Enormous challenges for operators and manufacturers
Nonetheless, commercial vehicle operators and manufacturers are confronted with enormous challenges. While the hunger for energy is increasing in the developing regions of the world, the established industrial regions are concerned about their future energy supplies. Specialists are forecasting an increase of 60% in worldwide energy consumption by the year 2030, and rising energy costs are the inevitable result. The results will not only be felt by motorists at the filling station, for high energy prices also put great pressure on industry and politics. In long-distance truck operations, for example, one third of total costs is already accounted for by fuel.
At the same time goods traffic is growing in an increasingly closely meshed econo­my, with road transport experiencing particularly high growth rates by virtue of its flexibility. Specialists predict a worldwide increase in goods transport by an annual average of 2.5% between 2000 and 2030 – which means it will more than double. Transport by heavy trucks accounts for an above-average share of this, as it is predicted to increase by 2.7% year on year.
Particulate and nitrogen oxide emissions already drastically reduced
Countermeasures have been taken for years to stem the growing environmental burden that inevitably accompanies increasing traffic levels. Examples include the drastic reduction of particulate and nitrogen oxide emissions, as prescribed by the current exhaust emission standards Euro 4 and Euro 5 in Europe, EPA 07 in the USA and JP 05 in Japan. New trucks and buses now only emit a fraction of their former pollutant levels, and the stigma of the "smoke-belching truck" is a thing of the past. A further tightening of exhaust emission limits is also to be expected. Future, not yet finalised exhaust emission standards such as Euro 6, EPA 10 and JP 09 will reduce emissions to such an extent that they are scarcely measurable.
Noise emissions are also becoming a focus of attention. These too have been significantly reduced in recent years, and the next steps are already being planned in the form of national, indexed noise limits based on the EU framework directive on environmental noise levels. These limits will inevitably lead to more stringent emission limits and restrictions affecting vehicle access to inner city areas, for in­stan­ce. Increasing urbanisation is accelerating this trend: by the year 2030 almost two thirds of the world’s population will live in cities, with 78% in Europe and no less than 87% in North America.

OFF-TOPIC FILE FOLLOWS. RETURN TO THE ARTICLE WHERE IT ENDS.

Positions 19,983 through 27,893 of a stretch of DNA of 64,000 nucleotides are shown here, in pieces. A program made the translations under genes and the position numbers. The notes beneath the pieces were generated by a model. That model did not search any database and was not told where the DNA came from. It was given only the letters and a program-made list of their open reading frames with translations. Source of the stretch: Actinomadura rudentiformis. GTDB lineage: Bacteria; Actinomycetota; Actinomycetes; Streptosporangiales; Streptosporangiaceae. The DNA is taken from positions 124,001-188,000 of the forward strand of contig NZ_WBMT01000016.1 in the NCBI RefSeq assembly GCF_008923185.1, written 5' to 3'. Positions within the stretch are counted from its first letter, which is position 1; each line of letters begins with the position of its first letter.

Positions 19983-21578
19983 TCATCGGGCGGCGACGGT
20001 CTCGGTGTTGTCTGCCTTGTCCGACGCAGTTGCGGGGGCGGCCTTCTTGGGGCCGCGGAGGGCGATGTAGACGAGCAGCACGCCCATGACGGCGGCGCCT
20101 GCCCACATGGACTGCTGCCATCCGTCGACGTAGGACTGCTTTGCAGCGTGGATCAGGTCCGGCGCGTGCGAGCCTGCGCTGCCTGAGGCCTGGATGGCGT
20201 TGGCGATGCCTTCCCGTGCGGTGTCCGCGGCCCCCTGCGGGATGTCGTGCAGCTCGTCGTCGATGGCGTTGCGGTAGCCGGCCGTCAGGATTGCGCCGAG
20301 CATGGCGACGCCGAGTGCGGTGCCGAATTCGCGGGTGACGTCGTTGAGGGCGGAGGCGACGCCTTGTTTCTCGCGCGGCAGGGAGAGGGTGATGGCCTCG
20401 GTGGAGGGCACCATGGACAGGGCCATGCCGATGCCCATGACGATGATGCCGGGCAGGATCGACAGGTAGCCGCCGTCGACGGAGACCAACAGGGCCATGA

Traffic management by access regulation
Increasing traffic density also leads to tailbacks and traffic jams, which not only mean delays for those affected but also harm the environment. Traffic management measures are being conceived to help avoid such congestion. According to the EU, traffic congestion, delays and the resulting environmental pollution in cities cost the European economy around € 100 billion per year. Accordingly the EU Commission’s "green book" published a few weeks ago recommends clean propulsion tech­nolo­gies, the use of alternative fuels and the creation of "green" zones with restricted vehicle access. With respect to short-radius goods and passenger transport, the EU proposes the introduction of flexible bus lanes and loading areas, harmonised mini­mum environmental standards for vehicles and incentives for the purchase and operation of "clean" vehicles. A specific action plan is soon to follow.
Major cities introducing road tolls
Many major cities have already taken measures in this direction, often with the exhaust emissions of vehicles as a yardstick. London with its Congestion Charge is the acknowledged trailblazer in Europe, and in 2008 this will be supplemented with drastic access restrictions in the greater London area. Other cities in the EU, such as Stockholm and Hamburg, also plan to take a leading role where environmentally friendly traffic is concerned, and German cities such as Stuttgart envisage vehicle access restrictions according to exhaust emission categories from next year. New York is likewise in the introductory phase for access tolls, and Singapore has been accustomed to them since 1965.
Reducing carbon dioxide emissions